Mountain Ash Sawfly Persists in the Pacific Northwest

Bill Granger
Learn more about Bill Granger.

This article is offered as a follow-up to last year’s article on Mountain Ash Sawfly, a new pest in the Pacific Northwest that had previously only been a problem to ornamental Mountain Ash specimens east of Michigan.

The emerging population is persisting and appears to have increased range in 2016. The larval stage of this defoliator consume all the leaves of the lower branches (about halfway up from the base) by an army of small yellow caterpillars, moving in groups on each compound leaf, leaving only the leaf stem and ribs intact. There is no apparent impact on fruit set or quantity.

For review, Pests of Ontario, published in 1975 by the Forest Management Branch, Province of Ontario, and Johnson and Lyon’s excellent, full-colour Insects that Feed on Trees and Shrubs stressed that the insect pest is an introduced species of European origin first identified in Ontario in 1938, but at the time never identified west of Michigan – Pristiphora geniculata, a member of Order Hymenoptera, specific to only hosts in the genus Sorbus. The reference material indicated that the pest has a complete life cycle, with the larvae falling to the ground once gorged and creating silken capsule-shaped cocoons in the soil or leaf litter, where the pupae can overwinter and last up to five years in diapause. The adult moths emerge in late May to late early July, can fly quickly and for some distance, live for less than a week and mate, with the female laying eggs through an ovipositor in notches cut along the margins of each leaflet. The larvae soon emerge and begin eating voraciously. When mature, the pupae appear yellow with numerous black spots on all body segments except the last. Spots are arranged in four longitudinal rows on each side and two broken rows down the middle of the back. Larvae measure approximately 18 mm in length in the final instar, with one generation per year (very seldom two). Feeding takes place between June and August and, occasionally with a partial second generation, late August into September.

There are no known natural predators but it can be somewhat controlled by the introduced parasitic wasp parasitoid Olesicampe geniculatae (Ichneumon flies).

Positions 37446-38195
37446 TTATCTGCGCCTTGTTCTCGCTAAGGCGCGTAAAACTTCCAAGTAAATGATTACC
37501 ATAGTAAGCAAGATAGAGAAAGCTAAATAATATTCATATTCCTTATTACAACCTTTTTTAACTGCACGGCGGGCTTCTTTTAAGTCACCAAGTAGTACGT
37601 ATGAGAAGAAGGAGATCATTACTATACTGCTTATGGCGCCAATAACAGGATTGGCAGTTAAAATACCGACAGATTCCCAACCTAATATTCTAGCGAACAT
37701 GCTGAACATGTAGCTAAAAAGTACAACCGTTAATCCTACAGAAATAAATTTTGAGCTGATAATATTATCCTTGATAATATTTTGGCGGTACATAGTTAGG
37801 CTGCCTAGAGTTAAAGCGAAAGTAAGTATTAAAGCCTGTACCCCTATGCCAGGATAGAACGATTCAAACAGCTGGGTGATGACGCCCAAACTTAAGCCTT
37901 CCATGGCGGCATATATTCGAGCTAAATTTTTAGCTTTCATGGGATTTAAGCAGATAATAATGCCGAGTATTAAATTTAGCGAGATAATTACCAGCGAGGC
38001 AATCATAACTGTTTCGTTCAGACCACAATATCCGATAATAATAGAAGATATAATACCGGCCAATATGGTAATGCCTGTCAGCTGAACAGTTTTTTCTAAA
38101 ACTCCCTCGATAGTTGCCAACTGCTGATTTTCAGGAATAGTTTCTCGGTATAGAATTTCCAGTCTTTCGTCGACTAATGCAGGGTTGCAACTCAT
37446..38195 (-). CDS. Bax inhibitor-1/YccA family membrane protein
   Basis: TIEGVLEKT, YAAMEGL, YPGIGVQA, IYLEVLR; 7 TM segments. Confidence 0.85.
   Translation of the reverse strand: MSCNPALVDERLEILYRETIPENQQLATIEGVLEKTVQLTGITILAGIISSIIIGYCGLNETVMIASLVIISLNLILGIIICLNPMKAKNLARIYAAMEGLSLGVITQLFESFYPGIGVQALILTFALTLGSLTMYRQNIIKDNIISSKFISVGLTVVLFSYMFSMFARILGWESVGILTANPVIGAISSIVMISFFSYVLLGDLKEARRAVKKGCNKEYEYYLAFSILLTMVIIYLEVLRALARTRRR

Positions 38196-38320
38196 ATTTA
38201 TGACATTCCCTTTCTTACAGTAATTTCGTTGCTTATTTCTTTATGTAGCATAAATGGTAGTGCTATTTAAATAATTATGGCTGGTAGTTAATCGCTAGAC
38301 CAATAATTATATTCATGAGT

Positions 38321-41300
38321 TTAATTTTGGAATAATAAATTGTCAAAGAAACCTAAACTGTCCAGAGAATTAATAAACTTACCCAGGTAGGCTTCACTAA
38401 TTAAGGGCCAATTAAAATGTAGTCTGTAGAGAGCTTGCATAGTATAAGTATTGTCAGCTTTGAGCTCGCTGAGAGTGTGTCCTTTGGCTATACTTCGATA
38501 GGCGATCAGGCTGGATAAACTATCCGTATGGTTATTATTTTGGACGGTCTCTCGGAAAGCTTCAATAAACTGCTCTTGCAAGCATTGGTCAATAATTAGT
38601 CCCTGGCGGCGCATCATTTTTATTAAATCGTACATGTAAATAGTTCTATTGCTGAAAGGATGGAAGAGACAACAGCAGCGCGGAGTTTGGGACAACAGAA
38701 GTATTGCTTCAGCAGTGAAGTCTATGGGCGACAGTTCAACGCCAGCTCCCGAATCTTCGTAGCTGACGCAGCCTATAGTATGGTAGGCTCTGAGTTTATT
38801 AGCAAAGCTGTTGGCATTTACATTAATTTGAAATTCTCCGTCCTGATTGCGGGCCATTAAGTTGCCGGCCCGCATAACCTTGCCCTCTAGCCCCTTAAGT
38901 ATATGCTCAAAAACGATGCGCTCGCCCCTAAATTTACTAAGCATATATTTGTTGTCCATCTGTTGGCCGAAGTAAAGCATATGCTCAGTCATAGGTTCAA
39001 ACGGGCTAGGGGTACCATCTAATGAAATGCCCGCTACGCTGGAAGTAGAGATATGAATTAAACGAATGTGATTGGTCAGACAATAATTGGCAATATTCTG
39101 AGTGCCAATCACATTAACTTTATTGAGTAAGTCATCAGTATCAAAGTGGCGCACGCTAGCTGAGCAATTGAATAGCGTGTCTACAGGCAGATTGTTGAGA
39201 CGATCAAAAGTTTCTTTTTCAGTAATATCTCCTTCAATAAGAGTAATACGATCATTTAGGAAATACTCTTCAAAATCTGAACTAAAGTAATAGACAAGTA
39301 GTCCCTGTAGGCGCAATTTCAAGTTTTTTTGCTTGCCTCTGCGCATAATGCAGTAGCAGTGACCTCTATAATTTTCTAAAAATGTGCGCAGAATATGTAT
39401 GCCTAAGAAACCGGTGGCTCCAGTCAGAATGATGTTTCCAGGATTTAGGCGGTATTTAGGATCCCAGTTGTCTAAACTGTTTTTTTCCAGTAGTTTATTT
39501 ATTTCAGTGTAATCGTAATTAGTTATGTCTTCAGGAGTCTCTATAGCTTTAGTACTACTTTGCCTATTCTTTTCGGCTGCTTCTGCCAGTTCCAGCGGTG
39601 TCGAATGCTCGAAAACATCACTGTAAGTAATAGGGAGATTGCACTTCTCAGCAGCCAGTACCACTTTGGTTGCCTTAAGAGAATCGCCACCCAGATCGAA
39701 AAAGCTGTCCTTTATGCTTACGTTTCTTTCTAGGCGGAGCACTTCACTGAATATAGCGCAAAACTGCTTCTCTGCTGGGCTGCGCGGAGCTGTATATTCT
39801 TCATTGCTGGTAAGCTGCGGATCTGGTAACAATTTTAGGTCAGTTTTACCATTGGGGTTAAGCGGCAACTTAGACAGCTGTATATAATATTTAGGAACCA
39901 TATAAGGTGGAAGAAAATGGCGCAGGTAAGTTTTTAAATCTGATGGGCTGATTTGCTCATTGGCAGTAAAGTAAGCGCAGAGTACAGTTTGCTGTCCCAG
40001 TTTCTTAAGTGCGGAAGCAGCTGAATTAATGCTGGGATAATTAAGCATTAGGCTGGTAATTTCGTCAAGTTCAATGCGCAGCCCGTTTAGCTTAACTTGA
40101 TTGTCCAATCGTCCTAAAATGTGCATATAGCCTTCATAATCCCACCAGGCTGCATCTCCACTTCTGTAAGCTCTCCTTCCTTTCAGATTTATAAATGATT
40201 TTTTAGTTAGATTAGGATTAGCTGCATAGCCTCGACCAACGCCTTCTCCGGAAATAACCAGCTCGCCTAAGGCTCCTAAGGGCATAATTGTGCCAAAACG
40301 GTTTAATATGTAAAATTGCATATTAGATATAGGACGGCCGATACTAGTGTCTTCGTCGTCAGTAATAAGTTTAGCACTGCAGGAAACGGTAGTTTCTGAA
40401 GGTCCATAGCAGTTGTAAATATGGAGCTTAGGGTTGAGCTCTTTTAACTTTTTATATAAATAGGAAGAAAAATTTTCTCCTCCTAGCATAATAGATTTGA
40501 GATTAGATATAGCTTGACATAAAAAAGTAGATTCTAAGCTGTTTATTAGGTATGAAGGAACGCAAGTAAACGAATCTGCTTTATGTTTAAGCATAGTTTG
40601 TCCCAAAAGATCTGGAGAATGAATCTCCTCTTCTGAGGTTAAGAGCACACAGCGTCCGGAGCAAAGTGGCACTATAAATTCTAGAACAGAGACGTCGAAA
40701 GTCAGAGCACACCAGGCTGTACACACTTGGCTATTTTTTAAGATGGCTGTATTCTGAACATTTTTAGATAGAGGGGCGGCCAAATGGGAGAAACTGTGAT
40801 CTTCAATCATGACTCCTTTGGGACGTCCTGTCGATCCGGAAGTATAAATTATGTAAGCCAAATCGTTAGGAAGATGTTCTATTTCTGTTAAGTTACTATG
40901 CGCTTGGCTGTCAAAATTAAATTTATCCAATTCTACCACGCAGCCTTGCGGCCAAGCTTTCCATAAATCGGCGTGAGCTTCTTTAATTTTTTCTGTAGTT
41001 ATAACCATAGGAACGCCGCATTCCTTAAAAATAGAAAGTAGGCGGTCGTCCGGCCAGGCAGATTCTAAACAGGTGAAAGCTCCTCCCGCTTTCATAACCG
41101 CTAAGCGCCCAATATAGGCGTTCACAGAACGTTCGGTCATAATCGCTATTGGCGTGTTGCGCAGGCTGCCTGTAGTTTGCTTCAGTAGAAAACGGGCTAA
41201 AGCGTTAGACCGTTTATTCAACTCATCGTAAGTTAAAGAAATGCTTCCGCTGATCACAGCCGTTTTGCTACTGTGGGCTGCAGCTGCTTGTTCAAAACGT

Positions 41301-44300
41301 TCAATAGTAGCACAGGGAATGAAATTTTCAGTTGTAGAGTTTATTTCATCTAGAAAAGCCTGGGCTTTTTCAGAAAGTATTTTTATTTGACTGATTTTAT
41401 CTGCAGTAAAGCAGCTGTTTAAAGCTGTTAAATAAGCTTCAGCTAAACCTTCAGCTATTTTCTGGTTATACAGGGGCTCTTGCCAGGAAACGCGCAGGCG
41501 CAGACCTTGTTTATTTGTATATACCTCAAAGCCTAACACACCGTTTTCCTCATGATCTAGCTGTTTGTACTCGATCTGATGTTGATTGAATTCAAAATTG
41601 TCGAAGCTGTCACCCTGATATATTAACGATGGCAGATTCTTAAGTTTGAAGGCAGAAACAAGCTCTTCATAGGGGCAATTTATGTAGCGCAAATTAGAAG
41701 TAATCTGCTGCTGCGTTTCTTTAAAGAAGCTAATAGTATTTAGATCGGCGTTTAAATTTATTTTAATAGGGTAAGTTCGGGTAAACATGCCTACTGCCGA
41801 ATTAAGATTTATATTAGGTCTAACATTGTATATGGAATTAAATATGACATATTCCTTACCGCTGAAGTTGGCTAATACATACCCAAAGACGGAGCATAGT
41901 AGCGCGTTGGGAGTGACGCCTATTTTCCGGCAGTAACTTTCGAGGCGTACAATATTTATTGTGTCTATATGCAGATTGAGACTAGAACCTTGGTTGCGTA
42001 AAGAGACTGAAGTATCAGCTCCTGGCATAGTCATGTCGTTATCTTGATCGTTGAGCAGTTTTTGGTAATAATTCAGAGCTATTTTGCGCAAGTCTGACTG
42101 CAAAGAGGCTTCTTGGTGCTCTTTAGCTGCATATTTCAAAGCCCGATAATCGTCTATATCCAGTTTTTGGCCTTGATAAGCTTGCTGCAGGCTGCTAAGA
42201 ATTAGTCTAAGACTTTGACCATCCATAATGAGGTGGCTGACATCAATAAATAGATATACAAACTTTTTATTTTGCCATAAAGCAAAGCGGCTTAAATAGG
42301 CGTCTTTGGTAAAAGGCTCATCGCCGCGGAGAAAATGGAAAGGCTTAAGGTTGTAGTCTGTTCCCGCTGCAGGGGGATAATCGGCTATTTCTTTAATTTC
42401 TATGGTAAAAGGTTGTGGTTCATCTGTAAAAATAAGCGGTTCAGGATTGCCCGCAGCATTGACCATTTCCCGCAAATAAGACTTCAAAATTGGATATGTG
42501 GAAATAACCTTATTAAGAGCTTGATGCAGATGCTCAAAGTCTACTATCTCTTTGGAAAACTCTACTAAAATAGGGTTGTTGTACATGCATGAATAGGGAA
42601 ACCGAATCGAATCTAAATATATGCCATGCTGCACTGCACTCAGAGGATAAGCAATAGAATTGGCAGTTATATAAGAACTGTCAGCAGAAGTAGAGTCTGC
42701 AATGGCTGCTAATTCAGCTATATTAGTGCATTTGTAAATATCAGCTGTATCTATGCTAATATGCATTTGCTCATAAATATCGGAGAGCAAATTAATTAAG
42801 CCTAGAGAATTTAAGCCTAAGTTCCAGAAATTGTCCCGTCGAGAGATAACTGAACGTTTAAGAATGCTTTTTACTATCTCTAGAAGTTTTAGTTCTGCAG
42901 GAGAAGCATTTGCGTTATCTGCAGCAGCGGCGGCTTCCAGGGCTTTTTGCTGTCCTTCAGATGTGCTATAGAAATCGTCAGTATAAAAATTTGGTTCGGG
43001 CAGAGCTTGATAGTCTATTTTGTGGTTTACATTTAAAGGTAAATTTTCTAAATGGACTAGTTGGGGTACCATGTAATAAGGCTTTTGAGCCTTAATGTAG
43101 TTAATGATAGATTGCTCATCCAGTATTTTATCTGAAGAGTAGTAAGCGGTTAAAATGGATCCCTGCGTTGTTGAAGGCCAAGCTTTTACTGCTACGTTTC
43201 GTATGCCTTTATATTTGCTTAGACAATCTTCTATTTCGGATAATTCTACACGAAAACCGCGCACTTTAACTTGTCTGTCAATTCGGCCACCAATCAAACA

There is some information that this pest was identified in Washington State as recently as 2008. A discussion webpage in Outdoor Gardening in the Pacific Northwest in August, 2014 identified the Mountain Ash Sawfly larvae and damage to specimen trees in Port Coquitlam and Vancouver, British Columbia, with the University of British Columbia (UBC) Botanical Garden Forums Administrator, Daniel Mosquin, noting “from Snohomish County in 2009 to here in 5 years, so they get around, I would suspect there being some sort of chemical signal they are picking up on.”

As a cultural control, I squashed all the larvae found on my young tree, and then I dug vigorously around the base of the Sorbus at fall leaf clean-up, and mulched with clean fresh compost.

In spite of these precautions, the pupae obviously overwintered, moths emerged and mated, and the eggs were laid along the margins of each leaflet. The damage has doubled from last year and the young trees I have observed are approximately 50 percent defoliated by late June. I have now noted this happening to all varieties of Sorbus across the Lower Mainland, and this will become a significant concern for property owners with specimen Mountain Ash trees in their landscapes.

With climate change swirling around us, species drift across the continent is happening along with extreme weather pattern changes. The damage to our Mountain Ash trees may not be fatal, but the trees are not able to re-foliate the eaten areas in the current growing season and will be significantly weakened. Again, as I concluded last year, we may not be so lucky with other transported pest species, and should all be on the lookout for the unexpected.